You can also use other transition tactics to assist your insert shots in making a bigger effect. Jump cuts, J and L cuts, and other cutting fundamentals are a wonderful place to begin. Consider more stylistic cuts, such as smash audio cuts. Make sure the insert is only displaying information related to the scene’s time and location.
Ingredients for a Perfect Insert Shot
For better insert shots, the formula works on elements of an image such as composition, color, and timing. Combine all of these factors to create the ideal insert shot.
Do you want the viewer to notice something mainly when you utilize an insert shot? The shot size, the shot angle, and the camera movement influence how the viewer feels about your various insert shots and thus your scene.
Whatever you want to display with an insert shot, whether text or a pistol hidden in a drawer, placing it on one of the four vertices formed by the rule of thirds is the best way to ensure it will be seen. One of the finest examples of this is explained in the video from the movie Zodiac.
Arrange the surrounding objects in the frame so that their bodies form lines that draw the viewer’s attention to the region you want to highlight. This is also known as the eye-line technique. These are the fundamental compositional guidelines and the way to block insert shots.
Color is one of your best aids when it comes to showing specific portions of the frame. First, utilize the basic principles of color to draw attention, and then use color relationships to create a feeling. The video link below demonstrates the importance of colors in movies.
Insert shots can be emotionally charged, especially if the character interacting with the visuals in the scene is going through a difficult time. So, use color to draw attention and heighten feelings.
When should you decide to use your insert shot? How long should the shot be left in the edit once you’ve made your decision?
These are all timing issues, and they all directly impact the viewer’s perception of the significance of your insert shot. In the video link below, master auteur Christopher Nolan talks about the importance of timing in insert shots.
Insert shots can have the following varied impacts at different points in the scene:
- To provide some needed context, you may start your scene with an insert shot.
- To highlight details of an item or some hidden activity in the middle of the scene.
- To suggest that the imagery embodies the scene’s message at the end of your scene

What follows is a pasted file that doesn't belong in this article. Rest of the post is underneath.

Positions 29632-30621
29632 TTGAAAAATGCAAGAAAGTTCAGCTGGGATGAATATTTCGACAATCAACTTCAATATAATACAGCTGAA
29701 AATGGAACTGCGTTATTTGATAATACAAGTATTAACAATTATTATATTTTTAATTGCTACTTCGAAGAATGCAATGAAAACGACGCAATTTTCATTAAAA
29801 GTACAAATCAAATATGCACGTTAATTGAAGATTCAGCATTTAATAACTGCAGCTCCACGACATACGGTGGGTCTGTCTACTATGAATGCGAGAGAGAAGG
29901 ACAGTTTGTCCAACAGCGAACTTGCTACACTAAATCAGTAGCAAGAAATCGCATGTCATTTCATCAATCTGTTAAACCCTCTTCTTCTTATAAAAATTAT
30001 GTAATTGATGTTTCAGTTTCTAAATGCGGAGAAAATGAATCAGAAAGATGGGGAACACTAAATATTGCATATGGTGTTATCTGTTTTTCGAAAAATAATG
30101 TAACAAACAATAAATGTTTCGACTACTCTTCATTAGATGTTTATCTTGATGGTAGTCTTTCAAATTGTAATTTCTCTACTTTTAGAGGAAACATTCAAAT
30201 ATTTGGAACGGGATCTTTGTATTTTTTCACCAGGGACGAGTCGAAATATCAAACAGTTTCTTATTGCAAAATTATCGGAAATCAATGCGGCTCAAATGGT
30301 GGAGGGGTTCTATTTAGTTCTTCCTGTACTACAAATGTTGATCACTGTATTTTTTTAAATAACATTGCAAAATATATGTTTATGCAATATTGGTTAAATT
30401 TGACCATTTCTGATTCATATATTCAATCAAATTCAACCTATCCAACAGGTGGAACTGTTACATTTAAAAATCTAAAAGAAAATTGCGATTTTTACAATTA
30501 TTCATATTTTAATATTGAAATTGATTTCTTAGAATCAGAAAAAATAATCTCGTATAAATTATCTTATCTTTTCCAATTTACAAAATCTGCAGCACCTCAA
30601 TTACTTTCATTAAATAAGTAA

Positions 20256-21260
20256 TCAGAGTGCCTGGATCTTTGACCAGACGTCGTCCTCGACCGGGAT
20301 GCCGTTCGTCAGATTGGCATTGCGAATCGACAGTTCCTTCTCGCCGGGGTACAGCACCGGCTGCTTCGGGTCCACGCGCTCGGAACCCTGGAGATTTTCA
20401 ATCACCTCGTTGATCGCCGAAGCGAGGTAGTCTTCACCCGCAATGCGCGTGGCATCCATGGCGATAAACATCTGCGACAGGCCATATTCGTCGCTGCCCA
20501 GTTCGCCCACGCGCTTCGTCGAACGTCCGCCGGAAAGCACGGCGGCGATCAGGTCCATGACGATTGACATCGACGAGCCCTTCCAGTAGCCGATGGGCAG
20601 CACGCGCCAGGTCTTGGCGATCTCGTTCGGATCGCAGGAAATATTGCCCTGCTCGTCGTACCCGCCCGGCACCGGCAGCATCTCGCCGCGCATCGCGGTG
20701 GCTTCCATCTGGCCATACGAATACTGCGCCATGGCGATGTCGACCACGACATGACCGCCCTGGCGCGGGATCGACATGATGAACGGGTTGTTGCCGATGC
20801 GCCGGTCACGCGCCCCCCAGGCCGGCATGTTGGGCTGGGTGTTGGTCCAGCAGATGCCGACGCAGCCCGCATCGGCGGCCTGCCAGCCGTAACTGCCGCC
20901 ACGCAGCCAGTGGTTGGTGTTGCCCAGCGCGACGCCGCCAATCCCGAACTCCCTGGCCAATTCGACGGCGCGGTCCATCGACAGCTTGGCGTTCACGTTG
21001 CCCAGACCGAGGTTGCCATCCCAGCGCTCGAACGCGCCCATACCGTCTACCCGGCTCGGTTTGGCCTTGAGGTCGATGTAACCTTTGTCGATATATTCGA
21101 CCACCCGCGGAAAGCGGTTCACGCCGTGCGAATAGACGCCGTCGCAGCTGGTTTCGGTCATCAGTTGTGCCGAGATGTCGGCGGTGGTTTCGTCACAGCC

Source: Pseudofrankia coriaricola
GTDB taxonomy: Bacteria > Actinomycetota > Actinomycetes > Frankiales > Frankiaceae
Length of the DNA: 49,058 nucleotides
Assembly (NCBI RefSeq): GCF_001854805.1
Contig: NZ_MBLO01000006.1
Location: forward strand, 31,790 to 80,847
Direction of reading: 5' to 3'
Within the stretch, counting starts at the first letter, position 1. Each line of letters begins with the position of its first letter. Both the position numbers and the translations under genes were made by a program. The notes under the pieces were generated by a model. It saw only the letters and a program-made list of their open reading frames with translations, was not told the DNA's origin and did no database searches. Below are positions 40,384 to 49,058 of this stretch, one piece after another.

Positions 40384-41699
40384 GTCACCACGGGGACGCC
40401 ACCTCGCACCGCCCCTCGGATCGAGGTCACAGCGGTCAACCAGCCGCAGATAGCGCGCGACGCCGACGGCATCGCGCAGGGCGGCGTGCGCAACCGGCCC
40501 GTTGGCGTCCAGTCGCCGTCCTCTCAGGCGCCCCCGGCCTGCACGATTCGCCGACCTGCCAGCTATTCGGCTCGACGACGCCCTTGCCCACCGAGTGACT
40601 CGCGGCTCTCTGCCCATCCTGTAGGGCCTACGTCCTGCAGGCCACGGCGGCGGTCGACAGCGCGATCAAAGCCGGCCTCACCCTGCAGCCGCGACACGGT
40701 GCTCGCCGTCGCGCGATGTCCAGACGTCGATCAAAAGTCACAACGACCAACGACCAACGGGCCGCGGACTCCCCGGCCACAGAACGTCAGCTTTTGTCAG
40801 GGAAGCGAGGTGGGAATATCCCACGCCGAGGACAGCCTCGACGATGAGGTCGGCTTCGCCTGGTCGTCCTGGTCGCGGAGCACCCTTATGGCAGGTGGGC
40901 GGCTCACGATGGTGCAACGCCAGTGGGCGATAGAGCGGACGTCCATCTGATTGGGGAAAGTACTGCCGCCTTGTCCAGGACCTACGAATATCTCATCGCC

- To ask the spectator to ponder the impact the imagery will have on future events in the movie.
- You can use the insert shot in the scene quickly if you want an action to be hidden
- To have more relevance, you may leave insert shots in the edit and compel contemplation.
Benefits of Insert Shots
Let us have a look at the benefits of Insert Shots:
They aid in scene transitions – Insert shots provide rapid information about an environment by displaying its details. They are fantastic for entering a new scene when you don’t want to utilize a wide shot. They are just as valuable for exciting one.
They give a clearer picture of what’s going on – Insert shots can also help focus a viewer’s attention by better defining what’s going on. Important narrative ideas can be conveyed to the audience efficiently and economically by utilizing the power of the close-up to eliminate all other items from the frame.
Increase the variety of shot compositions – Finally, insert shots within a cut can provide more variety in shot compositions. Savvy editors use them to break up the monotony of medium images that plague more haphazardly edited pieces.
Insert Shots in Action
We’ve combined two wide pictures of an editor cutting at a workstation. We may discuss the necessity of using a specific keyboard function, which would be an excellent opportunity to splice a close-up shot between the two wide images to get a better look at that detail.
If there is action, you’ll want your insert shot to match the action in most cases. When action, direction, or conversation isn’t quite correct throughout cuts, insert shots can help mask continuity concerns. In addition, you can use them to shorten the time. For example, you can move that second wide view to a separate stage of the editing process without upsetting the audience.
As you can see, insert shots that cover specific essential narrative points are pretty important in editing. They can be helpful in your movie when you have critical information to present or significant story points to express.